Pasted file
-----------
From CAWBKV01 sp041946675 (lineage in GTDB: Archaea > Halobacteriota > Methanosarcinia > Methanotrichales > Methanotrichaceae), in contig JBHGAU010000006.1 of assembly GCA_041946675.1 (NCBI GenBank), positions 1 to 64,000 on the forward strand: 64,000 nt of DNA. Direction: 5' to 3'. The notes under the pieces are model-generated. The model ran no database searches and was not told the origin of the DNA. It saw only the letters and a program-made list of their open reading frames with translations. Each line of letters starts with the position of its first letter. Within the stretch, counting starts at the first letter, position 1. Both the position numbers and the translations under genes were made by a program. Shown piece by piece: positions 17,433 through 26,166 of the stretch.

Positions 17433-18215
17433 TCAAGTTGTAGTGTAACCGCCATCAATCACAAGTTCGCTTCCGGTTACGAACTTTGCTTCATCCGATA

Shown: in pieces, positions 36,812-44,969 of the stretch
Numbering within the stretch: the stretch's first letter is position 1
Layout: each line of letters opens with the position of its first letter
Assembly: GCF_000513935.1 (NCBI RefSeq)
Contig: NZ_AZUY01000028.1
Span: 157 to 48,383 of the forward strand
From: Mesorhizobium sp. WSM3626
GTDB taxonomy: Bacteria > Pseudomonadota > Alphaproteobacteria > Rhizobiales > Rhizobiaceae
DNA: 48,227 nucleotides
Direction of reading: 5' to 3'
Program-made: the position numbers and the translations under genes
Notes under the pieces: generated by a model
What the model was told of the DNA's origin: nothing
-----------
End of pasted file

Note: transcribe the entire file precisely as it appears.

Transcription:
From CAWBKV01 sp041946675 (lineage in GTDB: Archaea > Halobacteriota > Methanosarcinia > Methanotrichales > Methanotrichaceae), in contig JBHGAU010000006.1 of assembly GCA_041946675.1 (NCBI GenBank), positions 1 to 64,000 on the forward strand: 64,000 nt of DNA. Direction: 5' to 3'. The notes under the pieces are model-generated. The model ran no database searches and was not told the origin of the DNA. It saw only the letters and a program-made list of their open reading frames with translations. Each line of letters starts with the position of its first letter. Within the stretch, counting starts at the first letter, position 1. Both the position numbers and the translations under genes were made by a program. Shown piece by piece: positions 17,433 through 26,166 of the stretch.

Positions 17433-18215
17433 TCAAGTTGTAGTGTAACCGCCATCAATCACAAGTTCGCTTCCGGTTACGAACTTTGCTTCATCCGATA

Shown: in pieces, positions 36,812-44,969 of the stretch
Numbering within the stretch: the stretch's first letter is position 1
Layout: each line of letters opens with the position of its first letter
Assembly: GCF_000513935.1 (NCBI RefSeq)
Contig: NZ_AZUY01000028.1
Span: 157 to 48,383 of the forward strand
From: Mesorhizobium sp. WSM3626
GTDB taxonomy: Bacteria > Pseudomonadota > Alphaproteobacteria > Rhizobiales > Rhizobiaceae
DNA: 48,227 nucleotides
Direction of reading: 5' to 3'
Program-made: the position numbers and the translations under genes
Notes under the pieces: generated by a model
What the model was told of the DNA's origin: nothing